LETTER FROM KEN TWEEDIE - NAVIGATOR
460 SQUADRON RAAF
REGARDING CREWS OF JIM FRY, BOB WHITE
AND LOSS OF LANCASTER JB 662

 

I received the following letter from Ken Tweedie on 9 June 2000:-

 

Rowes Bay,
Townsville
Q. 4810
7 June 2000

Dear Peter,

It was good to see so much of 460 Squadron now on the Net - we saw it while at the Gazebo last month. Congratulations on putting together such an interesting and informative program.

I wonder if the enclosed are of interest to you. If the picture is not suitable, but you would like to use a photo of it, I have the original, & could get a photo made of it. The photo was taken about March/April 1944, so it is not the "Q" - Queenie which came to Australia. Most of Bob White's crew are on the photo, but I cannot name any others.

Hoping these are of some use, & wishing the Net all success in the future.

Yours sincerely,

Ken Tweedie

P.S. The story goes that the London press came to Binbrook to photograph "G" George, but as it had landed away (at the next airfield by mistake) they used this aircraft.

Ken

 

q01.jpg (48277 bytes)

Lancaster "Q" for Queenie at Binbrook in March/April 1944

 

Lancaster JB 662

On the 18th April 1944, Lancaster JB 662, did more damage to the main runway at Binbrook than the Luftwaffe had managed.

Jim Fry's crew had been flying Short Stirling aircraft, probably at a Heavy Conversion Unit, and were, for some reason, posted to Binbrook to fly Lancasters. After the normal circuits and a cross country flight, they were to be given operational experience by flying with some of Bob White's crew, who had completed more than 10 Operations - only a half of the crews would, at that time, survive so long.

On that night, AR-R had a crew of 9. They were Bob White pilot, Jim Fry 2nd pilot, J. Holloway engineer, John Bailey bomb aimer, with W. Elgar also bomb aimer, myself Ken Tweedie navigator, K. Applegarth wireless operator, T. Winstanley mid upper gunner and C. Graham rear gunner. We were to attack the marshalling yards at Rouen, an early preparation for the coming invasion of Normandy.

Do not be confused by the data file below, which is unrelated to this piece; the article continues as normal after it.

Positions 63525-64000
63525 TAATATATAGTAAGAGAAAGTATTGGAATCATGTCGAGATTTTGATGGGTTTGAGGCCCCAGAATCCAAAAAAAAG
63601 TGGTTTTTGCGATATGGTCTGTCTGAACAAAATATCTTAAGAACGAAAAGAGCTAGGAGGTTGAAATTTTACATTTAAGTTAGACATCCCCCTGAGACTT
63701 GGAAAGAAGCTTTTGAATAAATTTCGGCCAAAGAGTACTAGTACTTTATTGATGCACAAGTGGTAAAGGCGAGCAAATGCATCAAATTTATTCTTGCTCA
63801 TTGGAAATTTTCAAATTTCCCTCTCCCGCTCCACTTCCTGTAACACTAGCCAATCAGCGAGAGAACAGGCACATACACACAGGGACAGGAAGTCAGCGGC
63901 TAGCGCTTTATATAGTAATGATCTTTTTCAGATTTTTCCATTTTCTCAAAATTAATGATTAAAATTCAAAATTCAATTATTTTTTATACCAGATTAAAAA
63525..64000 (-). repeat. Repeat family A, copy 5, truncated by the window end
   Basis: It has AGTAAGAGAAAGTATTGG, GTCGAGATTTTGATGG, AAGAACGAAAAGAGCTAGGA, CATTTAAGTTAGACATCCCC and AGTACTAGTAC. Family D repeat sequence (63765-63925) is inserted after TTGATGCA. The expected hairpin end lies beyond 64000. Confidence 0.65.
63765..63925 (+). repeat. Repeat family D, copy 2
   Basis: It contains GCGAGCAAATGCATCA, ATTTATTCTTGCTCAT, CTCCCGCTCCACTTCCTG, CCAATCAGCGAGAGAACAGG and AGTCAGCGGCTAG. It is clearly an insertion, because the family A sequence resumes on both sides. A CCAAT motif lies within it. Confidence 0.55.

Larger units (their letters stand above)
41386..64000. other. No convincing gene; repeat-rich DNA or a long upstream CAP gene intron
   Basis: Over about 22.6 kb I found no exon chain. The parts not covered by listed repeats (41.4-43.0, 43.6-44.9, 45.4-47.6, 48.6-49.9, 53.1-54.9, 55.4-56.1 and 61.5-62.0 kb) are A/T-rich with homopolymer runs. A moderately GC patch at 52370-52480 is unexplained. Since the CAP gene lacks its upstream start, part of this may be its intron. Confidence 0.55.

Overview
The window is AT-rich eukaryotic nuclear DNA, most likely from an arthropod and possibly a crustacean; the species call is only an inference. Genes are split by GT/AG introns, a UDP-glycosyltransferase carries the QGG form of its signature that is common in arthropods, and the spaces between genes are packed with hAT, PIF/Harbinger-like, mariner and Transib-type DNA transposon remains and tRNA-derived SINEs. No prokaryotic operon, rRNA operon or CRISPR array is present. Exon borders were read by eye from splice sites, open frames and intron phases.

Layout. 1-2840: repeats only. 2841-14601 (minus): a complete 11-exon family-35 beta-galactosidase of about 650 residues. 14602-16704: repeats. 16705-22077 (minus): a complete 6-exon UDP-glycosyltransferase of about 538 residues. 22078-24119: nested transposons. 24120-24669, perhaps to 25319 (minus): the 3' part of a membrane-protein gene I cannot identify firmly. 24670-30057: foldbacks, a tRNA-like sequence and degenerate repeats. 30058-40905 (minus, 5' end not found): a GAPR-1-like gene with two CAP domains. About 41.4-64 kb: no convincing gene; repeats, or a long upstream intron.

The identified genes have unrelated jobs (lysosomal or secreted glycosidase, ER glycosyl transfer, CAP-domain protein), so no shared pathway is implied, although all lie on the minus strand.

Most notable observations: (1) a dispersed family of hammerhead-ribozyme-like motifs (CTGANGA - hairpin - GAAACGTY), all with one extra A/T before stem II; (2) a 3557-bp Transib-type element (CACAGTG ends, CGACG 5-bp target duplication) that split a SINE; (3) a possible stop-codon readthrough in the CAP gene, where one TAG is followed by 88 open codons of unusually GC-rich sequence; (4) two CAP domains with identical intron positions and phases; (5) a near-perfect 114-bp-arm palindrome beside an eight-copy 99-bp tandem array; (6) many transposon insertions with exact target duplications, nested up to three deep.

On take off, any swing of the aircraft while on the runway would be corrected by our own engineer operating the appropriate throttle control, while Bob concentrated on the flying controls. No word would be needed between them during such an occurrence However, this happened on the night of the 18th - a swing to port, taking us to the edge of the runway. This swing was not corrected, and the aircraft ran over the runway lights, collapsing one of the undercarriage legs, and the port wing struck the ground. Fire started, and soon Bob gave the order to abandon aircraft, as it would be hopeless to attack the fire while we had a full bomb load.

The escape hatch for the forward crew on the Stirling could have been the astrodome, as I saw the wireless operator jumping up and trying to dislodge this - it seemed funny later, when I thought back on it. I opened the appropriate hatch, just aft of the astrodome, and helped the wireless operator through that, then climbed out onto the port wing, remembering that radio aerials were to be avoided.

We were all running together in one direction, not certain where. By this time, the aircraft was well alight. Bob was checking that all were out, and not having seen me, called out, "Where are you, Snowy?" My voice came back from some distance away. We eventually came over a small rise in the ground, and lay down, until the aircraft exploded.